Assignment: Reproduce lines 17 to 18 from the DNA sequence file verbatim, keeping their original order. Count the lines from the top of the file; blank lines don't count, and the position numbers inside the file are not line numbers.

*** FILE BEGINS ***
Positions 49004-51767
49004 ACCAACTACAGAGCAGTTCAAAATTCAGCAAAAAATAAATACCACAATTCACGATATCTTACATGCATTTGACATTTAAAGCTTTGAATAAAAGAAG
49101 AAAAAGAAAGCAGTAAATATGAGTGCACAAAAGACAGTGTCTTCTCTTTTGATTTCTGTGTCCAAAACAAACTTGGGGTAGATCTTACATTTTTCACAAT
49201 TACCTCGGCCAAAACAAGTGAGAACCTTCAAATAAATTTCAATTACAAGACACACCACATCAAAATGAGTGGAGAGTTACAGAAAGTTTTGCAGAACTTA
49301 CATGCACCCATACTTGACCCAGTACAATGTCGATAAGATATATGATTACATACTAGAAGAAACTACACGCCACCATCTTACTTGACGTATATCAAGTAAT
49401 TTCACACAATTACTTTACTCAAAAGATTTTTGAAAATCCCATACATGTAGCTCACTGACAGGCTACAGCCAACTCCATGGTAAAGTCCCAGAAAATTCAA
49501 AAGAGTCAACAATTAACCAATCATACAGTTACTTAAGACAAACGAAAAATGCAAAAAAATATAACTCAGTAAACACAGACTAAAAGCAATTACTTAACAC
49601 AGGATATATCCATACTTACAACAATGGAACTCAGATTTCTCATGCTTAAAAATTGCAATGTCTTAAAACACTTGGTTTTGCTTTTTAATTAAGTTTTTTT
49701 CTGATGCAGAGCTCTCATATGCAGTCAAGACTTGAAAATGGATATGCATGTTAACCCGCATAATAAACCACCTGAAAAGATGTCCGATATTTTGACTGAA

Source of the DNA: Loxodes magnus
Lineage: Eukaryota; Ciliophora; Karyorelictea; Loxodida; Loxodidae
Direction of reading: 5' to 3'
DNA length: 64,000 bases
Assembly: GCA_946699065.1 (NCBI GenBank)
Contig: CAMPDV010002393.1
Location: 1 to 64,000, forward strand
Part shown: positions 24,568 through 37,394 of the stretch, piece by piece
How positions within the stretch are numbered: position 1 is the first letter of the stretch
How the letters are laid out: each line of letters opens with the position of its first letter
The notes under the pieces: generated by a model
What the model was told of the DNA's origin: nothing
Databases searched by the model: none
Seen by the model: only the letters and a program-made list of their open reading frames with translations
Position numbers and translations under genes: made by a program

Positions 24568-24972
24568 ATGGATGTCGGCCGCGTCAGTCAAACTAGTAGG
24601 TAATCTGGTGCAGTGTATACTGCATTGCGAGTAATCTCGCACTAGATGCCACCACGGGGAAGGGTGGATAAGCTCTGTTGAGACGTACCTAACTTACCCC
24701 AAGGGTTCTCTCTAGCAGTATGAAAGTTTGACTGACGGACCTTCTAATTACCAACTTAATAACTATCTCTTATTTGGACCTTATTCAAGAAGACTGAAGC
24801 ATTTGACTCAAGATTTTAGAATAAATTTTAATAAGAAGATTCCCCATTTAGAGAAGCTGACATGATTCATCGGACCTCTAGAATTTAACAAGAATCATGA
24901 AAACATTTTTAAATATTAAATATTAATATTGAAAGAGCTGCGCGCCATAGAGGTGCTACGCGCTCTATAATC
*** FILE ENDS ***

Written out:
Part shown: positions 24,568 through 37,394 of the stretch, piece by piece
How positions within the stretch are numbered: position 1 is the first letter of the stretch